Tag Archives: maemo.org

Maemo 5 gift keeps giving

And hot on the heels of the little Maemo firmware update from the other day, here’s the other shoe dropping: http://conversations.nokia.com/2010/01/14/nokia-n900-software-update-part-2/

I think I hear the sound of happy N900s… not to mention maemo.org community members relieved to see the release accompanied by a Nokia announcement.  ;)  Oh, on that note: http://wiki.maemo.org/Maemo_5/PR1.1.

Fire ‘em up!

Post holiday present from Maemo… and Ovi

Twitter and maemo.org are buzzing with great news: you no longer have to wait on the Nokia N900 firmware upgrade I teased you about.  That’s right: a new update, 1.2009.44-1, is now available.

Lack of Nokia-generated buzz along with the version number suggests that this is apparently a minor release and meant as a precursor to something bigger to follow soon.  Yes, “soon” is a vague political word but I don’t have a date.

But it must be a banner day for Nokia as well as customers, though, because as small as this update may seem it comes with Ovi Store support.  That’s right, the long-promised N900 knob to the Ovi Store door is here.

Initial access success was reportedly mixed, as the greenlighting appeared to occur on a region-by-region basis.  Some URL tricks were necessary at first for some but the ever-resourceful maemo.org community figured it out quickly and had eager users buying games like “Angry Birds” in short order.

The Ovi Store access has also been said to be accompanied by a nice improvement to the Application Manager, something long requested and overdue.  Sorry, no screenshots yet– I still don’t have a replacement N900.  However you can catch a glimpse at some N900 technical blogs like maemo-freak.com.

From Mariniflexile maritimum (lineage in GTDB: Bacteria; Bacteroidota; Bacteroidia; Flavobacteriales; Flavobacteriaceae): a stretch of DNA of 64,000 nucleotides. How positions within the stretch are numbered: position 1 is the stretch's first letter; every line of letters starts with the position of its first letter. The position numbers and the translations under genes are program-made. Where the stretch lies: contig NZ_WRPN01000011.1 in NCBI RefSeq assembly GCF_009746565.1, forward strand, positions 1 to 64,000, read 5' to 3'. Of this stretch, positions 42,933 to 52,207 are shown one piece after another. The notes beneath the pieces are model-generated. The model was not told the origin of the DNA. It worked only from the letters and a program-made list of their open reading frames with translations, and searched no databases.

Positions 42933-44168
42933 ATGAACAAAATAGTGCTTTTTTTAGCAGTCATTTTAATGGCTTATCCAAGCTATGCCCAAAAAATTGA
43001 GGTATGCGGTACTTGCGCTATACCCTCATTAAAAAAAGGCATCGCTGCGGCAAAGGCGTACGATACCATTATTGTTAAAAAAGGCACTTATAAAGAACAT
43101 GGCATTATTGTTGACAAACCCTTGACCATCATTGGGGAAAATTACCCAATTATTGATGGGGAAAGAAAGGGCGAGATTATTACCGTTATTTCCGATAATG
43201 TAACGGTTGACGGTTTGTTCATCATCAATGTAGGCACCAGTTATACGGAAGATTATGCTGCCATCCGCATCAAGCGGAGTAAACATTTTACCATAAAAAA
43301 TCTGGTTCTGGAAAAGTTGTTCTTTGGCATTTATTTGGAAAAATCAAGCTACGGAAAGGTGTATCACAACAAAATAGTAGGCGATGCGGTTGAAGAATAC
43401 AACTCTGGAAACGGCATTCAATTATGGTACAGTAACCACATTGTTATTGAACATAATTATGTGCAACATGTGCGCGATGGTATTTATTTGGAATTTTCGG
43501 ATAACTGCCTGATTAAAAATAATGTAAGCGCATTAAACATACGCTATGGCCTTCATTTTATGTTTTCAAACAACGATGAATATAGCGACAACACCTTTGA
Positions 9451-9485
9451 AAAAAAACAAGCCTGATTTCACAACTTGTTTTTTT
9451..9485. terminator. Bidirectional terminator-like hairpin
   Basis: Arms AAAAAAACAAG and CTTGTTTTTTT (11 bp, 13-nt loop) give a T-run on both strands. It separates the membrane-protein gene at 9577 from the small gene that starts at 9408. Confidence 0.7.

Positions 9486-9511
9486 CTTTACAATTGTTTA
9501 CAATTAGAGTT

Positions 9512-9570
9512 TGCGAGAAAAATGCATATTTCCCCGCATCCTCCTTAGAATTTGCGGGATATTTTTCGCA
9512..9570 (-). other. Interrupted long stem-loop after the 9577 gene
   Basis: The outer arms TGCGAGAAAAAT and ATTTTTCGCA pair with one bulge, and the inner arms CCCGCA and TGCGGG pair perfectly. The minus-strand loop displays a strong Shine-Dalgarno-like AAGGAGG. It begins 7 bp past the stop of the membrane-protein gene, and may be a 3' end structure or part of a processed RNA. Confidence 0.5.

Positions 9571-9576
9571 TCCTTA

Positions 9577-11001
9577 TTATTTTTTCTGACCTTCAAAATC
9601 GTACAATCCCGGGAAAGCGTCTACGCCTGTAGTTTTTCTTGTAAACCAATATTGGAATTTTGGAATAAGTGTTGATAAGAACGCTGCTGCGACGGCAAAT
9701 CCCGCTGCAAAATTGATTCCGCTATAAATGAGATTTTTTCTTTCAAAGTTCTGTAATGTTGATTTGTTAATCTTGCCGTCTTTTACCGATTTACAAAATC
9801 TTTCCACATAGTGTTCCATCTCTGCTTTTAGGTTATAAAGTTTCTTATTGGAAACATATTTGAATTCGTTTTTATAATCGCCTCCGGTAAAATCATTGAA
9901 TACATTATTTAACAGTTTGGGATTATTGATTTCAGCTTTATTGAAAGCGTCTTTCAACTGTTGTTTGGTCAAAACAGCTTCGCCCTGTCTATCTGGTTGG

Today proves once again that big things can come in small packages.  And it’s still speculative, but I’m betting these advents precede an announcement regarding T-Mobile US and the N900.  We’ll see…

Maemo community outreach: Dallas open source Saturday

This morning I officially kicked off my version of Maemo community outreach efforts, by joining my first meetup of the Dallas Open Source Saturday group.  We met at Los Lupe’s TexMex restaurant in Addison, north of Dallas.  The seating was decent and the breakfast tacos were very good in my opinion, but drawbacks for the location included lack of wifi, too much loud music/talking and inability to use TV for presentations.

Continue reading

maemo.org community council 2009-2010: midterm assessment

Is the current maemo.org community council hitting a sophomore slump?

Before I go further, a disclaimer: I’m on it.